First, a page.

heers from her people. Porter caused his ports to be knocked out in an instant, when his guns responded with terrible effect. It was a complete surprise. the Alert was so badly injured and her people were so panic-stricken that the conflict was short. In spite of the efforts of the officers, the men of the Alert ran below for safety. She was surrendered in a sinking condition. She was the first British naval vessel captured in the war. Nobody was killed on either vessel. When Commodore Bainbridge was about to sail from Boston with the Constitution and Hornet, orders were sent to Captain Porter, of the Essex, then lying in the Delaware, to cruise in the track of the West Indiamen, and at a specified time to rendezvous at certain ports, when, if he should not fall in with the flag-ship of the squadron, he would be at liberty to follow the dictates of his own judgment. Having failed to find the Con-stitution at any appointed rendezvous, and having provided himself with funds by
Harper's Encyclopedia of United States History (ed. Benson Lossing), Hornet, (search)
Hornet, An American sloop-of-war, of eighteen guns rating and 480 tons burden; was conspicuous in the naval events of the War of 1812-15. After the capture of the Java (see Constitution of the United States), Bainbridge left the Hornet, Commander James Lawrence, to blockade the Bonne Citoyenne, an English vessel laden with treasure, in the harbor of San Salvador, on the coast of Brazil. the Hornet was driven away by a large British vessel, and on Feb. 24, 1813, she fell in with the British brig Peacock, eighteen guns, Captain Peake, off the mouth of the Demerara River. the Hornet, gaining a good position, with quick and incessant firing, came down upon the Peacock, closed upon her, and in this advantageous position poured in her shot with so much vigor for fifteen minutes that her antagonist not only struck her colors, but raised the union in a position that indicated a cry of distress. Very soon afterwards the main-mast of the Peacock fell and went over her side. She was sin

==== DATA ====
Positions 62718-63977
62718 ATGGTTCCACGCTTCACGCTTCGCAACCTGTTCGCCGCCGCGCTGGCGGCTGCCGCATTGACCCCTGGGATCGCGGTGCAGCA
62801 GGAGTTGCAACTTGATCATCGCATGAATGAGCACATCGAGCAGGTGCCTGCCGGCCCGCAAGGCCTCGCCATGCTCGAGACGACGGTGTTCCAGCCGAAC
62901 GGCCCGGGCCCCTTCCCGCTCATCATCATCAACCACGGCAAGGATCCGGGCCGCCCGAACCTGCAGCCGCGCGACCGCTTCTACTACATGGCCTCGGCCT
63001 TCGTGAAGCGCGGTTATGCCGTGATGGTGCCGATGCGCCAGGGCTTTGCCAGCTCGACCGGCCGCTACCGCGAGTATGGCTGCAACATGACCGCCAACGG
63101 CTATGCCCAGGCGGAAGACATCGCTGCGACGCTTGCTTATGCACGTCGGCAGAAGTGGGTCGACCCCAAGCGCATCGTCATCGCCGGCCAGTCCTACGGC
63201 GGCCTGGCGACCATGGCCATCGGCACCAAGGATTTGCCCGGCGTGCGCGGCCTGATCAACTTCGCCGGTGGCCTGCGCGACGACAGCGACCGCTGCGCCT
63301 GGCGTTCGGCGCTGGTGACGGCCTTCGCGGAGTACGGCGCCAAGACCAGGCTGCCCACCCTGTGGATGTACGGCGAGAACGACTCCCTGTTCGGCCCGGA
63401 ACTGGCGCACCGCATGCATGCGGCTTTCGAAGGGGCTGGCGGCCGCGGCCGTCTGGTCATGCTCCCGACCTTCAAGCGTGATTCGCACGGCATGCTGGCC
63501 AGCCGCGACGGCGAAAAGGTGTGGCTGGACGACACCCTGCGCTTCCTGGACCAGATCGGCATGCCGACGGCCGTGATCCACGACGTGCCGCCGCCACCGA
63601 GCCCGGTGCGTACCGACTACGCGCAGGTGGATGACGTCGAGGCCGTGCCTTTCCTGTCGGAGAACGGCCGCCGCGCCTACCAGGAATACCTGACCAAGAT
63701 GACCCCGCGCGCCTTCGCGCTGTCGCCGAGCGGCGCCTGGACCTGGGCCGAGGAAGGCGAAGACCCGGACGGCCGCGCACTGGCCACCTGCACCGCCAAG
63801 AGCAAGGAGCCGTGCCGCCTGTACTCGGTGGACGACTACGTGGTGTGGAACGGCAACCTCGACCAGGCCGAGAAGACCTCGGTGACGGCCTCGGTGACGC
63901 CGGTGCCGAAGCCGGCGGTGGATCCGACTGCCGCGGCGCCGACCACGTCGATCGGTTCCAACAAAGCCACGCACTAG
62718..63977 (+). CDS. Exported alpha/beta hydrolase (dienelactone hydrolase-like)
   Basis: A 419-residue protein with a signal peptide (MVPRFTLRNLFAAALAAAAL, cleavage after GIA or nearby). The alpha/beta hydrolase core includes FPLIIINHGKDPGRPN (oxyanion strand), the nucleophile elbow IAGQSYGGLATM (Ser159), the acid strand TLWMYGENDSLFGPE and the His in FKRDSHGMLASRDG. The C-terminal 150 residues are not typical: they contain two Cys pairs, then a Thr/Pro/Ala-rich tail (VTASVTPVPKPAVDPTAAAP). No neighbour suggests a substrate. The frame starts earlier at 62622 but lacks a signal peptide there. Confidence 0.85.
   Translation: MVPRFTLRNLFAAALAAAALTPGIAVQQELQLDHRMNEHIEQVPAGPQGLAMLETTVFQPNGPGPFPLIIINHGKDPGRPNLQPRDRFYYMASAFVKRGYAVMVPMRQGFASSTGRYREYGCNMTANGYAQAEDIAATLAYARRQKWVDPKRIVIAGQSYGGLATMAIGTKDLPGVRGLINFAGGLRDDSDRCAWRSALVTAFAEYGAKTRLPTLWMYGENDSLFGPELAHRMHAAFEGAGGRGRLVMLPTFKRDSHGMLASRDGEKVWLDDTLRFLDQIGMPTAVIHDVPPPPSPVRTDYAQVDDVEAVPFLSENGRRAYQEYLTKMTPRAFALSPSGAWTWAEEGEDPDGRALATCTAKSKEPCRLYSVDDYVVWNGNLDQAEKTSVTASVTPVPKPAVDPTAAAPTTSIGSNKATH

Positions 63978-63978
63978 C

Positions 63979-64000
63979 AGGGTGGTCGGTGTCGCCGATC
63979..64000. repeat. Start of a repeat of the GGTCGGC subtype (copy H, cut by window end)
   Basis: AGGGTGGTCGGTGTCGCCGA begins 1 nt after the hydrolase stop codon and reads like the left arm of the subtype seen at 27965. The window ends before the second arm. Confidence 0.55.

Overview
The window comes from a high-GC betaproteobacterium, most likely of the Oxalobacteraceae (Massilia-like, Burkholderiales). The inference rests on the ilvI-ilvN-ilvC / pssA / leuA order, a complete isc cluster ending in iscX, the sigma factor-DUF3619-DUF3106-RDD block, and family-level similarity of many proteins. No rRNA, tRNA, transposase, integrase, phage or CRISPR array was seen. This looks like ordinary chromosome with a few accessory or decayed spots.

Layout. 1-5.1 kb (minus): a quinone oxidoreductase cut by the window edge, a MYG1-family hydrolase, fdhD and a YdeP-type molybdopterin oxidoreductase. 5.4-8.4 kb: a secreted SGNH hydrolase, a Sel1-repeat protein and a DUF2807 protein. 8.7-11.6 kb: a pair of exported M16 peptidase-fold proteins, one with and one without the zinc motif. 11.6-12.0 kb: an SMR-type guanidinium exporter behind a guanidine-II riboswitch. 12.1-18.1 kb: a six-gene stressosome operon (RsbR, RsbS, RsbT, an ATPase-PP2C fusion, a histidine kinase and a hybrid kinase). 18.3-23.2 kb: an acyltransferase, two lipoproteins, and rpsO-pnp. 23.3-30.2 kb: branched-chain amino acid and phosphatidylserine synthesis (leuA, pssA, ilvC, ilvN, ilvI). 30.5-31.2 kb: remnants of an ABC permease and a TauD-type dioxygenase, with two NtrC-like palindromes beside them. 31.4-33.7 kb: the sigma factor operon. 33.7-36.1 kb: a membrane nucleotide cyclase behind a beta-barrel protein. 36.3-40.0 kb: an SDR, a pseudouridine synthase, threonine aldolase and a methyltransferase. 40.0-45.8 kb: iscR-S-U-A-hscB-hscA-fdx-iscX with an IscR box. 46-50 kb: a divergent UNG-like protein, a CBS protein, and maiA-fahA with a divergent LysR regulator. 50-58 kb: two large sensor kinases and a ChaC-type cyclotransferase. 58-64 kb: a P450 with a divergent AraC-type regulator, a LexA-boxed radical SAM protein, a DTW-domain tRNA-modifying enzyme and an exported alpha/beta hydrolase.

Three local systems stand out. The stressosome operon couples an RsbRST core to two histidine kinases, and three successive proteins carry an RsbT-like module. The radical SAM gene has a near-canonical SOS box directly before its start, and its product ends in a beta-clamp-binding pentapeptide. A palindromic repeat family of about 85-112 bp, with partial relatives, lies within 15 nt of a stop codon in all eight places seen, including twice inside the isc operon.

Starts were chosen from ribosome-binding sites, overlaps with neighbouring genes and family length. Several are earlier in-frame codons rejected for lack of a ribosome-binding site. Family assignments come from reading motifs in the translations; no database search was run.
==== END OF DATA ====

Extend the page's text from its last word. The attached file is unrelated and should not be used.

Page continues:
Harper's Encyclopedia of United States History (ed. Benson Lossing), Lawrence, James 1781- (search)
w feet from Broadway, and a mausoleum of brown freestone to be erected there in commemoration of both Lawrence and his lieutenant, Ludlow. The chapeau, coat, and sword of Captain Lawrence are now in the possession of the New Jersey Historical Society. Through the influence of the peace faction in Massachusetts, the Senate of that State passed a resolution, June 15, 1813, which Mr. Grundy denounced as moral treason. The legislature had passed resolutions of thanks to Hull, Decatur, and Bainbridge, and a proposition was submitted for a similar vote to Lawrence (then dead) for his gallantry in the capture of the Peacock. A committee of the Senate, of which Josiah Quincy was chairman, reported adversely to it, and a preamble and resolution was accordingly adopted. The former declared that similar attentions already given to military and naval officers engaged in a like service had given great discontent to many of the good people of the commonwealth, it being considered by them as a
Harper's Encyclopedia of United States History (ed. Benson Lossing), MacDONOUGHonough, Thomas 1783-1825 (search)
MacDONOUGHonough, Thomas 1783-1825 Naval officer; born in New Castle county, Del., Dec. 23, 1783; was of Scotch-Irish descent, and his father, who came from the North of Ireland, was an officer of distinction in the Continental army. Macdonough was appointed a midshipman in the navy in 1800, a lieutenant in 1807, and commander in July, 1813. He had served with distinction in the Mediterranean squadron with Bainbridge and Decatur. In 1814 he commanded a squadron on Lake Champlain, and on Sept. 11, he gained a signal victory over the British off Plattsburg. For this service he was promoted to captain and received thanks and a gold medal from Congress. Civil honors were bestowed upon him by various cities and towns; and the legislature of Vermont gave him an estate on Cumberland Head, Thomas MacDONOUGHONOUGHonoughonough. which overlooked the scene of his great exploit. From the close of the war Macdonough's health declined. He was given command of the Mediterranean squadro